Milk consumption results in significantly elevated blood levels of IGF-1 in prepubertal and pubertal individuals, as well as young adults, which is associated with acne (59-62).

Not a great food
Cow's milk is not a great food for humans. What I have presented here is just a small fraction of the scientific literature highlighting the problems with milk. Perhaps in the future we will see health warnings on milk containers. Unfortunately, we have been sold a deceptive message for more than 50 years so everyone believes that "milk does a body good".

No other animal on this planet consumes milk beyond infancy or another animal's milk. Despite this, humans are the only animal that suffers from such high rates of chronic illness. To complicate this equation even further, we destroy many of the healthful qualities of milk, including enzymes and antioxidants, by pasteurisation. We then mix the fat and liquid together through homogenisation and we still call it a natural food.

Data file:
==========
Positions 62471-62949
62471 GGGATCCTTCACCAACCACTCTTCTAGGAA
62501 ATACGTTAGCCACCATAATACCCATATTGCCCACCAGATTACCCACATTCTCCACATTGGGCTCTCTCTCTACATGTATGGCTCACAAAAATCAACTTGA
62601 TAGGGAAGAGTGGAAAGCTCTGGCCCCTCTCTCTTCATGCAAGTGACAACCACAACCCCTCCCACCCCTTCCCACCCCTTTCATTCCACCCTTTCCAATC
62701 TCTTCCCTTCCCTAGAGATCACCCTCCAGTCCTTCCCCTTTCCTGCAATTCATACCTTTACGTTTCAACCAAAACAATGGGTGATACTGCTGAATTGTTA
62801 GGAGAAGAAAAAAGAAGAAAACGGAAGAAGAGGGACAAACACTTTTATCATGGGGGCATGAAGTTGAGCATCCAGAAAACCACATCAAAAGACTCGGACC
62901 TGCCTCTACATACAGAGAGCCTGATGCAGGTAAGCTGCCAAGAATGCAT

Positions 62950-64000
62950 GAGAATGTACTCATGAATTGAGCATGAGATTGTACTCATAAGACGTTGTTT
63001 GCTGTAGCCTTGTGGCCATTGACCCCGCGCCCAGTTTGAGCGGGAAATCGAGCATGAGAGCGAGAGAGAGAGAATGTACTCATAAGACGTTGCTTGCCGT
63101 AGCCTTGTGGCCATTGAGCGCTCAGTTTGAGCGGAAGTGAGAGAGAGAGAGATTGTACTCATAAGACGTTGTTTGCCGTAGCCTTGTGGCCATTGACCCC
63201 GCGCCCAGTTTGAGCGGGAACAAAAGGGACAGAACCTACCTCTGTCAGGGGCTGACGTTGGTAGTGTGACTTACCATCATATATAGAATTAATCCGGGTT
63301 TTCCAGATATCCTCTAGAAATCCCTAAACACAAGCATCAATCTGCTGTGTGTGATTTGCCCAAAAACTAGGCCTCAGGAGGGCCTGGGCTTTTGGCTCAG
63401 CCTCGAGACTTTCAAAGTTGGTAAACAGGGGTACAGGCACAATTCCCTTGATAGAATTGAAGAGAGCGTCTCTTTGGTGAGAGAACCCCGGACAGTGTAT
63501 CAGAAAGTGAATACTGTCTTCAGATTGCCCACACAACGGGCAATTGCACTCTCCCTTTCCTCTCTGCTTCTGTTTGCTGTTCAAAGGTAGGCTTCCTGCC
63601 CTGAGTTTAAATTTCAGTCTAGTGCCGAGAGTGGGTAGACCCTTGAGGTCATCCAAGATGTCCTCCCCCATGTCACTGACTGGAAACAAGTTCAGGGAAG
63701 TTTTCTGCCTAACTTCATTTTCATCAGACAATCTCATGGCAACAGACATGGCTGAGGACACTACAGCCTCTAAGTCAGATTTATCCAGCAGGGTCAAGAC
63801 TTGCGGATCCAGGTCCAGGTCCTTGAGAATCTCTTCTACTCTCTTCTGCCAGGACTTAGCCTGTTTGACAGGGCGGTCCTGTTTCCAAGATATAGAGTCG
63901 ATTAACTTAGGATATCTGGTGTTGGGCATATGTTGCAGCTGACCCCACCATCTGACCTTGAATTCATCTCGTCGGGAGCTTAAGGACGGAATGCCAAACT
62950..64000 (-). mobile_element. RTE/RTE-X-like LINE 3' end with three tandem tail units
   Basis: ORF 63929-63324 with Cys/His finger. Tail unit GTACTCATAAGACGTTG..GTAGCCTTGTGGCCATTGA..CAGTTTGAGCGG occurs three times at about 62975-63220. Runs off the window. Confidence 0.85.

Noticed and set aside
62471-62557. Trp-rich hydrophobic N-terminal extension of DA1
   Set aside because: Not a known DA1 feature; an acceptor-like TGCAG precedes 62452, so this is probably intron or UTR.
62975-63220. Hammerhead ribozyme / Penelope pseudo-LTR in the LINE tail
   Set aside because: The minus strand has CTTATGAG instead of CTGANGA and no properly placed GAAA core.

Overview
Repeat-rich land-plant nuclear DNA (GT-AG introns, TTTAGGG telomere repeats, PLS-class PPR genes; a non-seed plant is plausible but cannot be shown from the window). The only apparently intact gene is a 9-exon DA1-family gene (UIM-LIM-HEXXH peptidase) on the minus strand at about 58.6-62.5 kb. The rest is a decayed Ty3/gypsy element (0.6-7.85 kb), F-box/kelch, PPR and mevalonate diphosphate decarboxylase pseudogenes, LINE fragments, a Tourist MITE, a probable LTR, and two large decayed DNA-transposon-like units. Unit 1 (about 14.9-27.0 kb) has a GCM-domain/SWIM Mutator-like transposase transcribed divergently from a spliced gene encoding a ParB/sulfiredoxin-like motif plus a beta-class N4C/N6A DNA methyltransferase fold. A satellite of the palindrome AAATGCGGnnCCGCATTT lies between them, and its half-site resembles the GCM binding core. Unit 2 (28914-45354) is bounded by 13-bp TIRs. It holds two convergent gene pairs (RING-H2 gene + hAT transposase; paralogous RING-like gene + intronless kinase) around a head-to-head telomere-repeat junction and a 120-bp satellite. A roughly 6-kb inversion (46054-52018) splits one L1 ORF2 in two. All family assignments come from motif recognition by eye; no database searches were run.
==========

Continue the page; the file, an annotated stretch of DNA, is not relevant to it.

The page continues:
Whatever beneficial qualities milk might have in very small quantities no longer exist when we process them out, or even worse, add sugar and chemical colours to make flavoured milk. It's time to seriously rethink the health wisdom of that glass of milk or poured on your daily cereal and even the whole concept of milk and processed cereal altogether.

Dr Peter Dingle is a researcher, educator and public health advocate. He has a PhD in the field of environmental toxicology and is not a medical doctor.

1. Goldberg and Folta 2002
2. Smith et al. 1995).
3. Helm 2000
4. Monaci et al. 2006
5. Moetini et al. 2000
6. Michaelidoua and Steijns 2006
7. Jelenek 2010
8. Blum 2009
9. Fürstenberger and Senn 2002
10. Francis et al. 2008
11. Edwards et al. 2007
12. Wiley 2005
13. Berkley et al. 2009
14. Daniel 2007).
15. Key et al. 2003
16. Shaneyfelt et al. 2001
17. Ganmaa and Sato 2005
18. Gao et al. 2005